And in my last three decades on the planet, everything has expanded. My viewpoint and my exposure and the people I know have increased. I know people who live in Africa and Germany. I know people who have lived in countless countries, and many with ethnic origins on other continents.
And significant to the holidays, Christmas is not the only one! The Christmas story, the story of bringing the Christ presence to every heart, is a basic theme of many cultural stories. The hero or heroine shifts, but the light comes to the people. It is magical and beautiful, the enlightenment of the individual joining in Unity with its Source.
Some Indigenous people tell the story of the Raven. The virgin births are echoed in Buddha, Krishna, Laozi, gods in mythology, and Jesus. There is a reason. One spirituality cannot meet the awareness of billions on the planet. But one Truth can.
We just celebrated the Solstice, and every picture of the configuration of planets that I saw echoed the pictures of the star that shone over the Christ child. And the astrologers say that this night sky echoes the sky of two thousand years ago.
Many people I know celebrate the scientific Solstice, the shift from dark to light, as their “Christmas”.
If we all start by realizing the Unity, that we as humans on the planet are more alike than different, we will move ourselves into the new age without pain.
The entire planet is witnessing the rebirth, the virgin birth, the multi cultural reality that we are shifting. Individually, collectively, we are called to the light, to the Christ within, to the Whole of all that is. Let’s go!
The staff at Brookdale Memory Care, working with Dad every day, every hour, when things are beyond difficult and messy.
So many people work to make our world flow like a well oiled machine. Sometimes I feel overwhelmed by the numbers. And Christmas is a time when we can share our gratitude. Even as that thought arose, my mind pointed to the overwhelm being an attempt to squish so much into a tiny space in our time (and even financial) continuum. First thought, let the gratitude flow.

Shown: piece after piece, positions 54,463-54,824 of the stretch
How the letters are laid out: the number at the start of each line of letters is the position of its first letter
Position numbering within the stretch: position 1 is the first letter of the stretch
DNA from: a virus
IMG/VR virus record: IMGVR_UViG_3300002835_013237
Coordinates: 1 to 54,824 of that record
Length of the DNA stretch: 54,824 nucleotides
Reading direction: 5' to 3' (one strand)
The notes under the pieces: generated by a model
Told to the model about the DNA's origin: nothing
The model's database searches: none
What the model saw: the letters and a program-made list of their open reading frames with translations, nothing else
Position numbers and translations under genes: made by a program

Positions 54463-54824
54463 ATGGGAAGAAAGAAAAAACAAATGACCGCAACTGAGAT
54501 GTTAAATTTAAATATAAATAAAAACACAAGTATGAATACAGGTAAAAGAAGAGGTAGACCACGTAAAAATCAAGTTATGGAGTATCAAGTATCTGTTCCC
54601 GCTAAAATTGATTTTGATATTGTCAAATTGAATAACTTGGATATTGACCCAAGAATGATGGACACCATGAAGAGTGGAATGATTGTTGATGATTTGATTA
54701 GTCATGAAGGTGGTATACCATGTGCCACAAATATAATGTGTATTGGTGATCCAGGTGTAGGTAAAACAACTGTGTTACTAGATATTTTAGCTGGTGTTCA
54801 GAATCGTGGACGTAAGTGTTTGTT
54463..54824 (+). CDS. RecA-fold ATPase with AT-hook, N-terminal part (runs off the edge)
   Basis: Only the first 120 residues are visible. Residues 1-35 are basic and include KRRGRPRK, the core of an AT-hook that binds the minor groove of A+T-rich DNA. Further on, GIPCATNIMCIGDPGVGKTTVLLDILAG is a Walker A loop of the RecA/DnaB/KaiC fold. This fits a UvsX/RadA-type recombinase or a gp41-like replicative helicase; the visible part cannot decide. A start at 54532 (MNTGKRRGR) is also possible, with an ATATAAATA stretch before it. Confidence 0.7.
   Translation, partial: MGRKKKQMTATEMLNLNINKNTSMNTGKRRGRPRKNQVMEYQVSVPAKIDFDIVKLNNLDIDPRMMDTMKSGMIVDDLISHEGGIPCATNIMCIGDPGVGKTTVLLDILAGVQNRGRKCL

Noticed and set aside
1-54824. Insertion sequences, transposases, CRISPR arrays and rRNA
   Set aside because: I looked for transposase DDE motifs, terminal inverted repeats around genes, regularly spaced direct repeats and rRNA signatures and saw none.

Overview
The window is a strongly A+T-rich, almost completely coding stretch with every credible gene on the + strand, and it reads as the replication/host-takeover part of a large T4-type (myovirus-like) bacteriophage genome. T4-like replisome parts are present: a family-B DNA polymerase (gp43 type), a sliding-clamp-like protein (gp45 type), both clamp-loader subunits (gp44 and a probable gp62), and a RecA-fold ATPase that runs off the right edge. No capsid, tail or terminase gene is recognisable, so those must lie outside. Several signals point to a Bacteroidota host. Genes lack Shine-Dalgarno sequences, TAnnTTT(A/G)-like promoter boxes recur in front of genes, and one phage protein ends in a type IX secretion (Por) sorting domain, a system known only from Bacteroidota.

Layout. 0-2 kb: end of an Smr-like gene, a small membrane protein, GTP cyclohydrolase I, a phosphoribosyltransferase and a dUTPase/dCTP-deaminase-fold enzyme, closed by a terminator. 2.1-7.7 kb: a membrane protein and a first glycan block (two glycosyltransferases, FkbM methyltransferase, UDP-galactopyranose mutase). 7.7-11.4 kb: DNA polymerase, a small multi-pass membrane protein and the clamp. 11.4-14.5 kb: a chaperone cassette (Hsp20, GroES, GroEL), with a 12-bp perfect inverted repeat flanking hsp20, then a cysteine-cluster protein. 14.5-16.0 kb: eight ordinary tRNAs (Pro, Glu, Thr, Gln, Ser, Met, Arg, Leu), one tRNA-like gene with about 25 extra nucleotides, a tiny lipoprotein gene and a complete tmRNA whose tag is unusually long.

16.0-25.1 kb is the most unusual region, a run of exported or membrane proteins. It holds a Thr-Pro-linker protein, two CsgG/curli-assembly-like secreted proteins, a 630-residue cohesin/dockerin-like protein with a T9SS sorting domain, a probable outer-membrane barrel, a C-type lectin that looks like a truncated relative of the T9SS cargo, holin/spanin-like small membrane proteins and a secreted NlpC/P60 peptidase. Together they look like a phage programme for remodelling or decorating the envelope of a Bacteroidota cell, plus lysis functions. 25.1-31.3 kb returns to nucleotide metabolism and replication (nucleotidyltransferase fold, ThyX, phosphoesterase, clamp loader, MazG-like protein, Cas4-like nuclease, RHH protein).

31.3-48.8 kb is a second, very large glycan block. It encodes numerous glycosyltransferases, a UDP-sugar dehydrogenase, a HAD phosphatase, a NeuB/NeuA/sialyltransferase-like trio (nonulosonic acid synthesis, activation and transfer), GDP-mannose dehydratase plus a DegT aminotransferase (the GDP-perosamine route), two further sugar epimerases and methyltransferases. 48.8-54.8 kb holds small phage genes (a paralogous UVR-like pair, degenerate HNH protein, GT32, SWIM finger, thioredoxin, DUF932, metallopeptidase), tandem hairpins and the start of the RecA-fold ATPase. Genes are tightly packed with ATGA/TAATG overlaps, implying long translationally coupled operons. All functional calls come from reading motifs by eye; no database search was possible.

I can start in November at Thanksgiving and ooze on over to Valentine’s Day. Easy. That will allow for covering more people with less stress! I’ve already blown the window for November/December of this year.
Usually, the breadth of the people who touch my life contains itself a bit more. 2020 blasts the door off the past. There are so many people I will never be able to thank.
A medical team literally saved my life this year. The anesthetist, the surgeon, the nurses and technicians, the people who kept the spaces clean, the ones who donated blood and those who draw mine regularly, the people who prepared the medications in the lab, the infusion center staff. The list is longer. I will never even know. I will send out prayers of gratitude for everyone. I would love to thank them personally, and can with a few.
At Christmas, I am usually scoping out my daily existence. The mail delivery, that visits us so many days of the year, endlessly delivering the packages to our doorstep. The garbage and recycling people, here once a week without fail, doing a job I enjoy admiring from afar. The staff at Brookdale Memory Care, working with Dad every day, every hour, when things are beyond difficult and messy. My wound care nurse, again, a regular job that just isn’t pretty.
Brookdale Alderwood Memory Care
The list goes on. People have hairdressers, counselors, massage therapists, cleaners. There might be people that work on the home or organize the book club. Every week, a support crew of many makes shopping and living possible.
Where I am able, a personal thank you is especially important. If I can thank someone directly, I am acting with my gratitude, but also collecting the gratitude of others that feel the same way. People who realize that the waiter or waitress is giving energy and positivity to our food need their hearts to be replenished with our love and gratitude.
So I look around, and I thank the overwhelm and send it away. I focus on this enormous number of people who make my life work, and I let that really sink into my heart. It feels like the Grinch heart, like it’s expanding, growing three size larger, five, ten. I am so thankful! I am abundantly grateful.
And, when possible, I figure out ways to share that feeling, to touch the individuals that I can touch. It could be looking into the eyes of the person behind the cash register, asking how their day is going, and listening. That’s enough. A sincere “thank you for being here for us” makes a difference.
It can be tokens, or tips, or other physical forms of gratitude for the ones in the closer circle. A quick card. A quirky little line. A small but thoughtful remembrance. Anything, everything. It matters. The noticing, the effort, the love matters.
Since the entire symbolism of the season is the bringing of the light, expressing the light is the point. Go out there and shine!
(And then don’t stop because January starts. Take it to the next day, and the next, and the next…)